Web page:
Let's talk about water

Whetting appetites for Bath's water research

Topic: Water Management

Special WIRC PhD Colloquium

  , , , , , , , ,

📥  Water and Public Health, Water Management, Water, Environment and Infrastructure Resilience, WIRC @ Bath, WISE CDT

At this special WIRC colloquium, we are exicted to introduce Mr Qiang Chen and Miss Olivia Cooke, both PhD students at the Department of Architecture & Civil Engineering, University of Bath.

Thursday 16th February 2017 at 1.15pm

Room 4.8, Chancellor's Building, University of Bath (Location and maps)

Development and application of a novel PIC method to Fluid-structure interactions

Qiang ChenQiang Chen

PhD Research Programme in Civil Engineering, University of Bath

With increasing computing power, Computational Fluid Dynamics (CFD) modelling has been considerably developed in many research areas. This work is motivated by developing a hybrid method for numerical modelling of fluid-structure interaction in the coastal and offshore engineering environment. In particular, this is based on the Particle-In-Cell (PIC) method where both particles and grid are utilised. While the particles are used for tracking free surfaces and solving the nonlinear advection term of the Navier-Stokers equations in a Lagrangian manner, the underlying grid is employed for solving the rest non-advection parts in an Eulerian sense. The idea being that the method should have both the flexibility and efficiency from pure Lagrangian methods (based on particles) and Eulerian methods (based on grid), respectively, with a reasonable accuracy.

Qiang obtained his Master Degree at Dalian University of Technology, China. He is now a PhD student of Dr Jun Zang at the WEIR research unit.


Assessment and mitigation of storm runoff loads from an informal settlement (slum)

Olivia CookeOlivia Cooke

PhD Research Programme in Civil Engineering, University of Bath

One of the biggest global health problems today is that posed by urban conditions, most significantly in informal settlements. Within informal settlements, the lack of infrastructure including sanitation and sewage facilities can generate serious problems for health and the environment. Stormwater runoff influences these issues and it is necessary to understand the processes and characteristics of runoff to mitigate health risks from it. The aim of this PhD is to develop a scientific theory which determines how stormwater runoff, quality and quantity, is influenced by human and environmental factors, focussing on the case study of the informal settlement Enkanini, located in South Africa.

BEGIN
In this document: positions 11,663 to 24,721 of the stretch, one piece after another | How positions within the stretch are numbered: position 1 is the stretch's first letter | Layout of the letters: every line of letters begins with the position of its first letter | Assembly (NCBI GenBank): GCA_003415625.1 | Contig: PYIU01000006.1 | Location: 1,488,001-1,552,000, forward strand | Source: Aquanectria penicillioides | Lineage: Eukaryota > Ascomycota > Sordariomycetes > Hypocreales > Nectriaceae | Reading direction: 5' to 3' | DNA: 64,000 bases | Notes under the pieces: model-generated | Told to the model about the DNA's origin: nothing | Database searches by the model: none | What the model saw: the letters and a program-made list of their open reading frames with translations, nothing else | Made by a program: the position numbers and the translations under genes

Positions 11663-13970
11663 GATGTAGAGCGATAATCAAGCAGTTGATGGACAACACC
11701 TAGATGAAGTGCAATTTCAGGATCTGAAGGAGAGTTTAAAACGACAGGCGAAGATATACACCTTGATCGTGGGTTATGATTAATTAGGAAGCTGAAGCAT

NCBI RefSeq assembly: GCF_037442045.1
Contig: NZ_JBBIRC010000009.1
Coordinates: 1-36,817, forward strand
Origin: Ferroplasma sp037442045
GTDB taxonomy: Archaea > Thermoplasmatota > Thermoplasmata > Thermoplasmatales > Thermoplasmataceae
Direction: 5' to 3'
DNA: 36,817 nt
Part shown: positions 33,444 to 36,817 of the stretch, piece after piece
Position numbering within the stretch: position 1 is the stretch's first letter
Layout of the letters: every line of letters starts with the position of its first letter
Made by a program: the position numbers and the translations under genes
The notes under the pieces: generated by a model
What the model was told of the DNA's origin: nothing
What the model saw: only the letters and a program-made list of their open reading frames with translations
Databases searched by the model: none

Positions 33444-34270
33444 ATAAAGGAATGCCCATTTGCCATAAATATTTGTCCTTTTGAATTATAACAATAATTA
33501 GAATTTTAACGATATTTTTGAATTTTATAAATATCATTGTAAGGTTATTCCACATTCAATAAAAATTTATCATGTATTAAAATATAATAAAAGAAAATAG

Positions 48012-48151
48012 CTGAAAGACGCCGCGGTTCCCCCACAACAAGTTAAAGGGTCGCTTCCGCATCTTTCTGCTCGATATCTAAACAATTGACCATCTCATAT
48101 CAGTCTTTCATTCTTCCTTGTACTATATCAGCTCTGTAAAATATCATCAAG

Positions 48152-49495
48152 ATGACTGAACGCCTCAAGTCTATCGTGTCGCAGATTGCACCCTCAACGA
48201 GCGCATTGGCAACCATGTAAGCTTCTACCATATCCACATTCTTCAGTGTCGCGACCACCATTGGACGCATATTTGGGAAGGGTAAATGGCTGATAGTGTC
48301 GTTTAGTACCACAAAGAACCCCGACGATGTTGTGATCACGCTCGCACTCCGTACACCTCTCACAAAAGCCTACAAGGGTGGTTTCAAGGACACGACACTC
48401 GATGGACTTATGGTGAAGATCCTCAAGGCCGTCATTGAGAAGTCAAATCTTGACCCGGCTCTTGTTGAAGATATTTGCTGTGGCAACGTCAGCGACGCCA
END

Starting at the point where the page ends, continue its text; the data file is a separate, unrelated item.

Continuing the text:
Olivia is a PhD Student on the WISE CDT based at the University of Bath in the Department of Architecture and Civil Engineering. She is part of both the Water, Environment and Infrastructure Resilience (WEIR) research group and the Water Innovation and Research Centre (WIRC). Olivia studied Geography under an Open Scholarship at Aberystwyth University and gained a First Class (Honours) BSc. During her third year, Olivia studied for a term at UNIS in Svalbard in the Arctic. Her post-graduate study was a Master of Research in The Science of Natural Hazards at the University of Bristol. Fieldwork included studying the natural hazards in Guatemala, followed by research in Ecuador for her dissertation on volcano risk at Cotopaxi Volcano. Olivia is currently in her second year of her PhD.

Olivia's supervisors are Dr Lee Bryant, Dr Thomas Kjeldsen and Dr Wesaal Khan (Stellenbosch University)


Thinking Catchments: moving beyond physical asset management

  , , , , , , ,

📥  Water Active, Water Management, Wessex Water, WIRC @ Bath

Research by Chrysoula Papacharalampou, a PhD Research Student in the Sustainable Energy Research Team in the Department of Mechanical Engineering, is featured in both Water Active and the Institute of Water Journal this month. Her research currently being undertaken in collaboration with Wessex Water indicates that the water sector needs to consider the benefits provided by the natural environment in their strategic decision making. The work proposes catchment-based asset management and demonstrates how water industries can include natural assets (e.g. land, soil, ecosystems) in their portfolio.

Water Active is the UK's leading water industry monthly magazine and has the highest number of readers in the water industry. This article continues the monthly series of features by researchers in the Water Innovation and Research Centre at the University of Bath (WIRC @ Bath).

The Institute of Water Journal is published quarterly and contains articles of interest and relevance to the industry, directly targeted at those within the industry. This gives its members unparalleled opportunities to increase their knowledge about topics that are crucial to a successful future.

Read the full articles written by Chrysoula on page 14 in the September issue of Water Active and on pages 58/59 of the Institute of Water Journal.